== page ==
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Artificial Intelligence In The Workplace

There has been extensive reporting recently about the decrease in the global birth rate, and the question of how to fill the gap between a larger, but aging workforce and a smaller younger generation. Some countries and private businesses have been looking at how artificial intelligence (AI) could bridge this gap, but how worried should people be about whether or not they will be replaced by AI in the workplace?

The status of automation in the workplace

We have already seen the rise of automation in the car manufacturing industry, farming and recently self-checks at supermarkets, all of which have led to people who had been employed in those industries losing their jobs. Despite this, many will argue that production rates have increased, material usage is more efficient, workplace safety improved, and ultimately it has led to a reduction in cost and consumer prices. There are also predictions that new, and sometimes unexpected, types of jobs will be born from the rise of technology, as we have seen with computer programmers (in their many different forms) after the invention of the modern computer.

According to the Office of National Statistics (ONS), 1.5 million jobs in England are at “high risk” of becoming automated in the future. This would involve replacing these existing roles with computer programs, algorithms, or even robots. The ONS believes that the occupations with the highest risk for automation are “waiters/waitresses, shelf fillers and elementary sales occupations, all of which are low skilled or routine”. Occupations with a low risk of automation are “medical practitioners, higher education teaching professionals, and senior professionals of educational establishments”, which are considered highly skilled. The ONS analysis reveals, as you would expect, that the more an industry requires highly skilled workers, the less likely overall automation of their roles will be.

ONS - The probability of automation in England_ 2011 and 2017

Source: The probability of automation by job type in England 2011 and 2017.

Some recent examples of automation include:

  1. During the lockdown, Starship Technologies delivered food to almost 200,000 residents in Milton Keynes using a cooler-sized, six wheeled robot. This proved useful in reducing the possibility of spreading Covid-19, as there was not a need for a human driver or delivery person.
  2. Online grocery delivery company Ocado was struggling to meet unprecedented demand, due to the surge in online orders. To address this, they heavily utilised their 563,000 square feet automated warehouse. This was beneficial for Ocado as a business, due to the improvements in accuracy and the cutting of waste in the packing and delivery process, and less need for contact with others to stop the spread of Covid-19.

In the above situations no job losses were reported, but if companies within a similar industry, and with a human-lead workforce, decided to implement similar proposals, then it is likely there could be some redundancies. If redundancies are a necessary step, there are ways for an employer to achieve this in an ethical manner and maintain a people-first approach.

The TUC created a manifesto about the ‘Dignity at Work and the AI Revolution’. They agree that AI boosts productivity and offers an opportunity to improve working lives. However, they say that, if left unchecked, it could increase the risk of inequality, discrimination and unsafe working conditions. They strongly believe that “technology at work is for the benefit of everyone” and that importance should be placed on the “human agency in the face of technological control”.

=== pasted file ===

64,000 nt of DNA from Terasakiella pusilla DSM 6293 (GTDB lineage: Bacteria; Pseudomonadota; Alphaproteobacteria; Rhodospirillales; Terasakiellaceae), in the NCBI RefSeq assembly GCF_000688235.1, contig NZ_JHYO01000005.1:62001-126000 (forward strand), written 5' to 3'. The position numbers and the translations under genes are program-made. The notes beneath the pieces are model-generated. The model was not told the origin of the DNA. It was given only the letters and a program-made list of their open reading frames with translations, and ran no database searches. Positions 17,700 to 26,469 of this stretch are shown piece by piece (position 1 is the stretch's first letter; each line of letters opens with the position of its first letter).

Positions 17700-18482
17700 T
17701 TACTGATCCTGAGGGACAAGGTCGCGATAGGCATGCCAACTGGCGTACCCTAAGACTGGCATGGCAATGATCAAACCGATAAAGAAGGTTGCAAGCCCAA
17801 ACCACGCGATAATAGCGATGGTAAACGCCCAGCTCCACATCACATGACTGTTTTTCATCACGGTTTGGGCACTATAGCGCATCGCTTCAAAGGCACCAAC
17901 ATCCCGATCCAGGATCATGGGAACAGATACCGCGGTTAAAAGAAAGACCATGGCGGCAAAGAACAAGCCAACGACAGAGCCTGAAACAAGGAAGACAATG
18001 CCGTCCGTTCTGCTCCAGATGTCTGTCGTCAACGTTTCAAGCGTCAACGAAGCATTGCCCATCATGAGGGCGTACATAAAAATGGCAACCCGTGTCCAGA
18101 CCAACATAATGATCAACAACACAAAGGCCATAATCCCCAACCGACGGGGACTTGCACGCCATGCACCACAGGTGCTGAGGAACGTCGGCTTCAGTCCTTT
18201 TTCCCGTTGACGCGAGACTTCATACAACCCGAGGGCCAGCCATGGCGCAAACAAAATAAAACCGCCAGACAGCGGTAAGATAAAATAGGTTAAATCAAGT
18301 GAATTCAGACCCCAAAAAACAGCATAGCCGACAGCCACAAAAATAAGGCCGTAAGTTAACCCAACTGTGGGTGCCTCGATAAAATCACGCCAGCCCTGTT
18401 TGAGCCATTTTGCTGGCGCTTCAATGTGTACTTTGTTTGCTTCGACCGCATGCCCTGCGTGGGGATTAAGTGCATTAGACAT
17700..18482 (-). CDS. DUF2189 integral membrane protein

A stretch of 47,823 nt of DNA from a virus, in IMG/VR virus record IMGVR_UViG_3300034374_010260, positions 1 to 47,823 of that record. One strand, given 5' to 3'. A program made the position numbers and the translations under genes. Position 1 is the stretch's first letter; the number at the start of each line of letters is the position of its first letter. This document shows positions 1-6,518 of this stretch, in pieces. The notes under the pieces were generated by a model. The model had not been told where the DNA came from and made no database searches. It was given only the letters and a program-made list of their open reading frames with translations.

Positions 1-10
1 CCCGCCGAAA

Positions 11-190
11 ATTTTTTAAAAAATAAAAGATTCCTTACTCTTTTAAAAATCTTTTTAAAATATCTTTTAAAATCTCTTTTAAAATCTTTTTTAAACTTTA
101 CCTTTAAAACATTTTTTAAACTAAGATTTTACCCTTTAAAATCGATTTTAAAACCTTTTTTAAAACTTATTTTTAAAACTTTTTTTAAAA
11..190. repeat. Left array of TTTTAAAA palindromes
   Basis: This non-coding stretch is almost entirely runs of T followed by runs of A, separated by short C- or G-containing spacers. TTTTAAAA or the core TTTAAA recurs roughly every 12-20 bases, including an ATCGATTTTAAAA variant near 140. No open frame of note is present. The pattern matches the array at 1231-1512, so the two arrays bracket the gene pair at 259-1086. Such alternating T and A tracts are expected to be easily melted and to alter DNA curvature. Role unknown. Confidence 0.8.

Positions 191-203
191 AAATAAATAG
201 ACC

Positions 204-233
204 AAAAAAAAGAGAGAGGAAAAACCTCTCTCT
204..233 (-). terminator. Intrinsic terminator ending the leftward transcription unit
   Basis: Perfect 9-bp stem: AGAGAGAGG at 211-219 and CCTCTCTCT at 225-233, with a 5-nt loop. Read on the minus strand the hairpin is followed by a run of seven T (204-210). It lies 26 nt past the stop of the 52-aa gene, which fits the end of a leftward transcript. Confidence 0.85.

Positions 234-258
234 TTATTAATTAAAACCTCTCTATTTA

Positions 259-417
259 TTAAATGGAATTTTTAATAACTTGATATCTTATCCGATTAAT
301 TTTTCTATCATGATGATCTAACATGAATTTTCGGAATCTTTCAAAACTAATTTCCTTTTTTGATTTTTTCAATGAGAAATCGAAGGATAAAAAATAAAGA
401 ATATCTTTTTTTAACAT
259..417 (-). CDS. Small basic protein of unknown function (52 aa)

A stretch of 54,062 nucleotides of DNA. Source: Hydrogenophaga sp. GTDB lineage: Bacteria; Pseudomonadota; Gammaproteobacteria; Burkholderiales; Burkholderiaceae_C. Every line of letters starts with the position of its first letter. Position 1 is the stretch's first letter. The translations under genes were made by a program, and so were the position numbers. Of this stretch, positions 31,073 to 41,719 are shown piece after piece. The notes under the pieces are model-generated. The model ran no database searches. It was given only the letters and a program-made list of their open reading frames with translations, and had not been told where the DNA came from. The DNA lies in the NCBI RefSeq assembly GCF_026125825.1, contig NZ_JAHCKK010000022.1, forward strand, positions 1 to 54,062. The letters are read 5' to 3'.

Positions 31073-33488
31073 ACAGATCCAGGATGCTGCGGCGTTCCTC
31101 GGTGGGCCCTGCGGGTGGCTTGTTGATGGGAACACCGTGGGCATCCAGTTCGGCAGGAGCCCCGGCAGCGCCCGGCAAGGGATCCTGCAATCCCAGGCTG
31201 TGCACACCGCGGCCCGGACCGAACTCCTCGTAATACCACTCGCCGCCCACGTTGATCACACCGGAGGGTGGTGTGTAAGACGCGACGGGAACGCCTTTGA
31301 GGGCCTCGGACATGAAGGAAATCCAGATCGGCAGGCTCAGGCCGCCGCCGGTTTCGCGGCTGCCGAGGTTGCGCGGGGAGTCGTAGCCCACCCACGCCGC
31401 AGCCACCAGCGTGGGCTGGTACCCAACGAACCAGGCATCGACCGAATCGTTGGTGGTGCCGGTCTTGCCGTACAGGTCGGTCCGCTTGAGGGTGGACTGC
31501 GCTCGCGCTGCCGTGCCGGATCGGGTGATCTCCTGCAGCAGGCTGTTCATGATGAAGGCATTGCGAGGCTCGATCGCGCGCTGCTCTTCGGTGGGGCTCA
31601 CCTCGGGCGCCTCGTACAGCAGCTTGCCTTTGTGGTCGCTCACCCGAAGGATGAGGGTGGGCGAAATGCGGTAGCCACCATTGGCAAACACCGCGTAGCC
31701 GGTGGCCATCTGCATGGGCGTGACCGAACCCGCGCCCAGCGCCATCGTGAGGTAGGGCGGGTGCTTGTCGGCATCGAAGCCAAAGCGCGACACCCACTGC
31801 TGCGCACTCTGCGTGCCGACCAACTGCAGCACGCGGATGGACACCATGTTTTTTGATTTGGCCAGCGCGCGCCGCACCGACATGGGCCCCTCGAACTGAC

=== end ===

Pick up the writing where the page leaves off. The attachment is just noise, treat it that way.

Amongst other suggestions, the manifesto proposes:

  • Implementing a statutory duty to consult trade unions before employers deploy high-risk AI (AI with the ability to decide on the employment relationship) in the workplace.
  • An amendment to the UK’s data protection to make it unlawful to have discriminatory data processes.
  • A data reciprocity between employers and workers to redress the imbalance of power over data at work.

What could be done?

As an individual, the focus should be on honing the necessary skills for the future job market. We look at some suggestions, below:

Up to date skills: it is important to have a workforce that has up-to-date relevant skills for their job or industry. It is best to stay on top of the ever-evolving technological changes of the industry and see how it can be utilised in the workplace. For example, a nursing home that currently keeps paper medication administration records, could install a computerised version such as oneMar.

Diversify: variety is the spice of life, so a workforce that has a diversity of skills/qualifications will always be something positive. Advantage can be taken of the free online courses provided by institutions such as the Open University or from The Skills Toolkit, an initiative launched by the UK government in 2020. For example, on a construction site, multiple workers are not only qualified electricians but are also qualified plumbers.

Offer of training: employers could offer their workforce the ability to retrain in new capacities. This could be in the form of offering flexible working hours, so individuals can fit in the ability to train, or offer their employees upskilling opportunities. PwC announced a $3 billion investment in job training for all employees in 2019, which included a “digital fitness” app that helps identify digital trends and adapt ways of working and learning.

If you have any questions about redundancy or other forms of dismissals surrounding an employees’ rights and the obligations of an employer, contact our employment solicitors on 0808 252 5231 and we will be happy to help.

The author is this blog is Xania Scarlett, a legal assistant in the Employment Team.